The satirical series – which picks up where the acclaimed 2014 film by the same name left off – follows a group of Winchester University’s students of colour as they navigate a diverse landscape of social injustice, cultural bias, political correctness (or lack thereof) and sometimes misguided activism in the millennial age.
WHAT WE THOUGHT:
Here’s the thing about watching season after season of a show: It’s easy to get bored. It’s a bit like the characters have become your best friends and you can predict their reaction in any situation. This type of familiarity breeds contempt and the show you once loved becomes the one you sit through on your phone.
This disinterest is something that the people behind Dear White People have taken care to avoid. They have given each character, even those who were not at the forefront in previous seasons, a real and relatable journey.
Of course, fans of the movie and the previous seasons of the Netflix show will remember that the show focuses on Sam White, a compelling student activist and simultaneously flawed anti-hero. Throughout the first and second season of the show, we saw the radio host fight for racial equality as well as deal with her own demons. In this season we meet a different Sam; she’s burnt out and exhausted, from not only fighting racism on her campus at Winchester but in her greater community in America.
The fatigue has spread through her friends and even her past enemies. The old crew have almost all chosen to focus on what they need to succeed, or who they want to love, or even how to process their own trauma.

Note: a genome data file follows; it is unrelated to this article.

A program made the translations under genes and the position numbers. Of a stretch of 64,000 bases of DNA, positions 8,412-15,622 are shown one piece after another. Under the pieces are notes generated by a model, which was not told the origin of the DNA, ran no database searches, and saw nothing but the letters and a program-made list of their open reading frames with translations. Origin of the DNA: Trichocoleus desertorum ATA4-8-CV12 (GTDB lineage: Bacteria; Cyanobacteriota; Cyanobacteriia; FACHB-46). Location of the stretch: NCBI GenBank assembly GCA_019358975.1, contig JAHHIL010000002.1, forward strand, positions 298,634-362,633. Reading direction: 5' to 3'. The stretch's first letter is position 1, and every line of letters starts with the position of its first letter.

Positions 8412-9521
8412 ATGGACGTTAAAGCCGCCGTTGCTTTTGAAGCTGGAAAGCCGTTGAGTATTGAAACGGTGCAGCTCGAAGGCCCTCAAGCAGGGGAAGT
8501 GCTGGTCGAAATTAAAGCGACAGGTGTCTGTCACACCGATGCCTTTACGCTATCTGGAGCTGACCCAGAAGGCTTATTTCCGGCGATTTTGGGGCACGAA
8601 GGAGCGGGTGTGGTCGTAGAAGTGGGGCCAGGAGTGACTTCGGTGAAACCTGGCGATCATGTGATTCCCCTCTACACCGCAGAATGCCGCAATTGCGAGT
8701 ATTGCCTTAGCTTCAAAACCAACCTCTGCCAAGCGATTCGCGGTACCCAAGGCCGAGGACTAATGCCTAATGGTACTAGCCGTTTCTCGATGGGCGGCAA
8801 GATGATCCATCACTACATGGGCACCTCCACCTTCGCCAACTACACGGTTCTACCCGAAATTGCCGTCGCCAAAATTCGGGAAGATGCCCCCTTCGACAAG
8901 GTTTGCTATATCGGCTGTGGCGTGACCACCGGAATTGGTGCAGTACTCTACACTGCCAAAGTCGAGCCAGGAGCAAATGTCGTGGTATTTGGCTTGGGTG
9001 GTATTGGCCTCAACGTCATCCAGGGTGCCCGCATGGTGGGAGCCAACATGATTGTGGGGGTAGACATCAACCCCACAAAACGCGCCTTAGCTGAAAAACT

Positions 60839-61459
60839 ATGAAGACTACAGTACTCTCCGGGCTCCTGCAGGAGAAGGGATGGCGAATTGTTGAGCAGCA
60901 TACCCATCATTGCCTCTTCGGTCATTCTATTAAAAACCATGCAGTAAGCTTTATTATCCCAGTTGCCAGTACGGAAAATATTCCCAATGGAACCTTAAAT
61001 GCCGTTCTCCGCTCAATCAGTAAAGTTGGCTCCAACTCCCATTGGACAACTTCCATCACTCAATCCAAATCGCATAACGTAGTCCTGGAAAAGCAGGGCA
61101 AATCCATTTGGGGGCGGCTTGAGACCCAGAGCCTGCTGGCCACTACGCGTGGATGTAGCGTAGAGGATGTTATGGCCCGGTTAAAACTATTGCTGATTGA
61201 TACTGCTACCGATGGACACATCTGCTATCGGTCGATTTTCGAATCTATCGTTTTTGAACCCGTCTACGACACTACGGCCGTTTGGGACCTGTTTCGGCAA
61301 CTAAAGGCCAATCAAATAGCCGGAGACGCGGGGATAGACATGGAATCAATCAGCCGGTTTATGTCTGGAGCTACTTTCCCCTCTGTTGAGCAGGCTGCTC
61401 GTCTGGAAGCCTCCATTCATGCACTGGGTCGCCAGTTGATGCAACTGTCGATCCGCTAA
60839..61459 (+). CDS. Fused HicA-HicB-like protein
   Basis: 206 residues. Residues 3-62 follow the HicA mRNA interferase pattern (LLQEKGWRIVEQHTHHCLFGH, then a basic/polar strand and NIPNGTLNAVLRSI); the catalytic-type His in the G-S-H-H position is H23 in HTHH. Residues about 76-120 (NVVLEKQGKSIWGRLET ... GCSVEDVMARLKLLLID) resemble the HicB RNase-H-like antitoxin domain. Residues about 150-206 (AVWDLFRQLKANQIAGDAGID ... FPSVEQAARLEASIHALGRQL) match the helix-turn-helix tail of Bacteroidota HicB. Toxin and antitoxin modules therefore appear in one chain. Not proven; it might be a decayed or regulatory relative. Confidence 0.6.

One of the most poignant storylines involves a beloved character who gets everything he wants in this season but cannot access his joy because he hasn’t processed his trauma after a violent incident. On paper, that premise could be very lacklustre, but the finished product is entirely different. It’s a richly woven tapestry of life experiences. Some characters find themselves through sexual misadventures while others lose themselves in relationships that aren’t working. My favourite part, though, has been seeing those characters interact with each other. It’s like seeing a bigger story that the showrunner and writers are trying to tell.
It’s a story of how the worst things that we go through change not only our own lives but also those of our nearest and dearest. In a lot of ways, we bleed onto each other. We affect each other in ways that we can’t possibly know the full extent of.
That’s the heaviness of this comedy. The truth of shared human experiences slips in through the laughs. That being said, the laughs are fantastic as well. There’s an incredible amount of post-modern humour, complete with intertextual references that fans of pop culture will love — especially those who watch Handmaid’s Tale, Queer Eye and Tyler Perry movies.
I would say that everyone who has watched Dear White People for the last two seasons should watch this season. It feels like the people behind the scenes, and even the actors, have all tried their best to make a piece of art that holds a humorous mirror up to modern society and activism.
WATCH THE TRAILER HERE:
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